Employers Regain Control Over Their Email Systems

The same day as its Apogee Retail decision, the Board also issued its decision in Caesars Entertainment d/b/a Rio All-Suites Hotel and Casino, allowing employers to maintain control over, and restrict employees’ non-work use of, company-provided e-mail and other information-technology (“IT”) systems and resources.  Prior to Caesars Entertainment, the Board’s decision in Purple Communications, Inc.likened employers’ IT systems to breakrooms and cafeterias, characterizing e-mail as a virtual “gathering place” for employees to engage in conversations. As a result, the Board in Purple Communications found it unlawful for an employer to prohibit all use of company-provided e-mail and other IT systems for protected concerted activity under the Act.

On December 16, 2019, the Board in Caesars Entertainment overruled Purple Communications and held that employees do not have a right under the NLRA to use their employer’s information-technology and e-mail systems to engage in union organizing and other protected concerted activity. Following Caesars Entertainment, employers are no longer required by the NLRA to permit employees to use their own property and electronic systems for union organizing and similar non-work purposes, so long as employees are otherwise permitted to engage in protected concerted activity face-to-face on non-working time. Since construction workers often work closely together in face-to-face settings, Caesars Entertainment provides construction industry employers an opportunity to regain control over their e-mail and other IT systems.

Expansive “Joint Employer” Doctrine on the Chopping Block

On December 12, 2019, the Board issued a decision approving settlements and terminating proceedings in various cases brought by the Service Employees International Union (“SEIU”). Those cases hinged on the union’s argument for an expansive interpretation of the “joint employer” doctrine under Browning-Ferris Industries. Following Browning Ferris, the Board could broadly find a completely separate entity liable for another company’s labor law obligations and violations so long as the “joint employer” had even the “reserved authority” to “indirectly control the other company’s employees’ terms and conditions of employment. Because of the breadth of that decision, contractor-subcontractor and similar relationships commonly found on construction jobsites often implicate “joint employer” concerns.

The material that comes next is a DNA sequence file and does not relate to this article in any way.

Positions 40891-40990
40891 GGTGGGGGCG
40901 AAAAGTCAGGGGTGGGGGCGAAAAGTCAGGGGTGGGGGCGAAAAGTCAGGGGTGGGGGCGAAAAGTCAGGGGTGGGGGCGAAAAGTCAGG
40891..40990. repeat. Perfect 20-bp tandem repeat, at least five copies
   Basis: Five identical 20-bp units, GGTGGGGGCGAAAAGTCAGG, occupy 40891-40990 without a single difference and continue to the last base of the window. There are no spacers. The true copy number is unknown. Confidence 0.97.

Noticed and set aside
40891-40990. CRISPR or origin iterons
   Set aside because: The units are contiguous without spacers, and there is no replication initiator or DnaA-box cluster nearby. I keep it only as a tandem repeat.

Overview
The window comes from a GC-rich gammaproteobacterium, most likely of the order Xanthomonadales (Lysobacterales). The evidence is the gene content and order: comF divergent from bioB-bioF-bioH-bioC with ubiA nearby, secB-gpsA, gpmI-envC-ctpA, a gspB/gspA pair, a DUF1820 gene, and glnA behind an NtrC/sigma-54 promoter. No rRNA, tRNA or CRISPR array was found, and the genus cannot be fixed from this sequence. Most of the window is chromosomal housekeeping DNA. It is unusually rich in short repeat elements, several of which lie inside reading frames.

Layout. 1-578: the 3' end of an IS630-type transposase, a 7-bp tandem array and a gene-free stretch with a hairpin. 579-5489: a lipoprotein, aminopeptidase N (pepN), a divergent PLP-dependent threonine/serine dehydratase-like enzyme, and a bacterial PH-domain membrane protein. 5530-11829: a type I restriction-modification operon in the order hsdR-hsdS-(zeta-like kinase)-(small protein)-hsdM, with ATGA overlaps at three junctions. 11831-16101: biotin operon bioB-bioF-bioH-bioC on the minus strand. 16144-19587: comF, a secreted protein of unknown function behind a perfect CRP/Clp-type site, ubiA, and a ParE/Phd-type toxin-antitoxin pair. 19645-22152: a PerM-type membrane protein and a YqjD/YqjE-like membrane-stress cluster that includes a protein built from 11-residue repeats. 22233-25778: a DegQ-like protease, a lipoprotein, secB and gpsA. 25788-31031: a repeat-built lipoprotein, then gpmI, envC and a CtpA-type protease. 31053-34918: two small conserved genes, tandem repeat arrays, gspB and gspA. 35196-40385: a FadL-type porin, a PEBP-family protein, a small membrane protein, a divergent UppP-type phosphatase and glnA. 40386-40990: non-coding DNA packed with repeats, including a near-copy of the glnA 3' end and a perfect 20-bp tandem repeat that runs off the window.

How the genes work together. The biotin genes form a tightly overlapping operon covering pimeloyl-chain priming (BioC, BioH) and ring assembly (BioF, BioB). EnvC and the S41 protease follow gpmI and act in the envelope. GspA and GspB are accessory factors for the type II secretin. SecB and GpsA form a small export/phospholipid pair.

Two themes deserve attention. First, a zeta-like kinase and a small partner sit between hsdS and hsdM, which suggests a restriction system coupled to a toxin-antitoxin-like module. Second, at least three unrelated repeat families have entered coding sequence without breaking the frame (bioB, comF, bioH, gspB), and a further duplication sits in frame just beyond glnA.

Litigation in the SEIU cases relying on and arguing for such a broad interpretation had gone on for nearly five years when a settlement was approved by the Board, over the union’s objection, and reversing the Administrative Law Judge’s decision not to approve the settlement. In those cases, an employer was alleged to be liable for individual franchisees’ alleged violations of the NLRA as a “joint employer.” No specific allegations of wrongdoing with otherwise levied directly against the “joint employer.”

In reversing the Judge and approving the settlement, the Board noted that “further litigation would impose a substantial burden on the parties, without a significant probability of prevailing on the complaint’s joint-employer allegation.” The Board specifically referred to its proposed rule regarding “The Standard For Determining Joint-Employer Status” at 83 Fed. Reg. 46,681, and noted that its rule would likely render any decision concerning the joint-employer standard